Vilnius, the G-spot of Europe. Nobody knows where it is, but when you find it – it’s amazing…”

Vilnius, the capital of Lithuania, was our next destination for a short city break. We went there in the very middle of October 2018 when the weather was still in its summer mood. The only sign of existing autumn was presented by the leaves on the trees turning into all those wonderful colours: yellow, golden, red and brown.

Unexpectedly and completely we fell in love with Lithuanian metropolis. There is something inexpressibly gentle about it.  Something that makes you think – “I could live here…”


“The city was founded in 1323 by grand duke Gediminas who attracted Jewish and German tradesmen and merchants with generous tax exemptions. Also, for centuries it became a destination for those fleeing religious persecution or tough trade guild regulations. From 1569 for the next two hundred years Vilnius was the co-capital of what was then Europe’s biggest empire – the Polish – Lithuanian Commonwealth. Later the city withstood Russian tsarists and soviet occupation. finally, in 1991 it gained its freedom and independence.”

We travelled to Vilnius by plane. The flight from Gdansk airport took about 50 minutes. Due to my seat being next to the window and a cloudless sky, I was able to admire the landscape beneath.   The 56 miles long split between the Baltic sea –  the Vistula Lagoon looked truly impressive. In the blink of en eye we found ourselves at Vilnius airport. Due to its vicinity to the city, the airport is well connected to the centre by train or by bus. We chose this special train and in no time at all (7 minutes) got to Vilnius railway station.

During our two full days we tried to explore as much as possible covering the distances on foot. Charming streets of the old town, numerous outstanding churches and majestic monuments. Then we headed to Uzupis, the district in the neighbourhood of the old town famous for its ‘independence’. The district has been popular with artists for some time and been compared to Montmartre in Paris  and to Freetown Christiania in Copenhagen due to its bohemian and laid back atmosphere. On April 1997 the district declared itself an independent republic – The Republic of Uzupis.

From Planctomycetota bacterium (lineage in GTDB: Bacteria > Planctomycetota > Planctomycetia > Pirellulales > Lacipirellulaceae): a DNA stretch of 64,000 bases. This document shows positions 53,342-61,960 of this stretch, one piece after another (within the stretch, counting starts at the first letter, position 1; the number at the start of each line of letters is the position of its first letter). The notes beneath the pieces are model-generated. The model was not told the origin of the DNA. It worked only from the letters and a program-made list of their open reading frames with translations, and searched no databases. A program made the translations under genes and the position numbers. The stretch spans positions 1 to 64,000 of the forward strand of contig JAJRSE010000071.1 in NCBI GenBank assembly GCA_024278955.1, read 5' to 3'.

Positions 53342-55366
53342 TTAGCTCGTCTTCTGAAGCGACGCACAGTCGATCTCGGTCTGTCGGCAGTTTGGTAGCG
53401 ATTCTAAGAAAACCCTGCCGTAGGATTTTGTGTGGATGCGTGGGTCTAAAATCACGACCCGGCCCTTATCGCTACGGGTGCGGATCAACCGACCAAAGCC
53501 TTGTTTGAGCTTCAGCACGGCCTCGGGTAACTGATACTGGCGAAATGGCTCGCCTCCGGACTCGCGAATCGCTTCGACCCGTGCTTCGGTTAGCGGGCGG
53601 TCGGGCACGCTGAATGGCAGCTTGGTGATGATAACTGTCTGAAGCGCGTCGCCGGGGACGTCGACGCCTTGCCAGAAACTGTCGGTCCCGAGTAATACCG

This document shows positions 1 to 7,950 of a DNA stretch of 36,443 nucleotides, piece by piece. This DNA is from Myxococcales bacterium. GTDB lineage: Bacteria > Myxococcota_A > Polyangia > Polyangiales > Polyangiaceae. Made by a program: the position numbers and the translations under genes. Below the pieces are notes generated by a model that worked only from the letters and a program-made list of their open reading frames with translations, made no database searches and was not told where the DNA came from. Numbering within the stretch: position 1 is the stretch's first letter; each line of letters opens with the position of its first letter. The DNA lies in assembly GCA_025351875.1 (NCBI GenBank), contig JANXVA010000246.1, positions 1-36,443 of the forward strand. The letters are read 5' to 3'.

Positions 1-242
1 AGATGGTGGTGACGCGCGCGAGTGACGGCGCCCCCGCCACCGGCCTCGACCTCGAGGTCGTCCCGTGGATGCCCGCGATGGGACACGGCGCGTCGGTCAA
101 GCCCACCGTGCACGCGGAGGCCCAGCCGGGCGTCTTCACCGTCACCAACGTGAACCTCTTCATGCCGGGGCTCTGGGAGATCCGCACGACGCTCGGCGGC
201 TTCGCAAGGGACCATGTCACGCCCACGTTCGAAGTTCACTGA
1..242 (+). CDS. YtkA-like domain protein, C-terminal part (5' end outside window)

We were walking along the banks of the beautiful river Neris towards the church of St Peter and St Paul. Tired and hungry we were desperate for a place to sit down and rest. Quite accidentally we came across this Polish restaurant near the church and British embassy. We were tired, we were hungry –  so we took our time in this restaurant delighted with the high quality of food being served. Delicious Polish dishes and Lithuanian beer.

Vilnius is not the largest city so it is quite easy to move around. You can spend the whole day in the old town and its neighbourhood. The Republic of Uzupis mentioned above, the Hill of Three Crosses with three crosseson the top (remarkable), Gediminas Hill with his castle (remains of it) and museum, innumerable really stunning churches and Gediminas avenue being the main street in Vilnus. Westwards  this avenue leads to a hidden treasure though. Just across the river, over the bridge, turning left and here we are: Vytauto street full of lovely ‘original’ authentic wooden houses. Moving forward the street leads to modernist Panorama shopping centre.

Again we stayed with AirBnB accommodation. A compact but very modern studio flat having a superb location. A few minutes from the railway station and the old town. In essence we were very pleased with everything in Vilnius. Absolutely nothing on the negative side. People, architecture, atmosphere not to mention the prices. Very beautiful and affordable. Train ticket from the airport to the railway station – 65 cents. Well, it was -‘ the cherry on the cake’.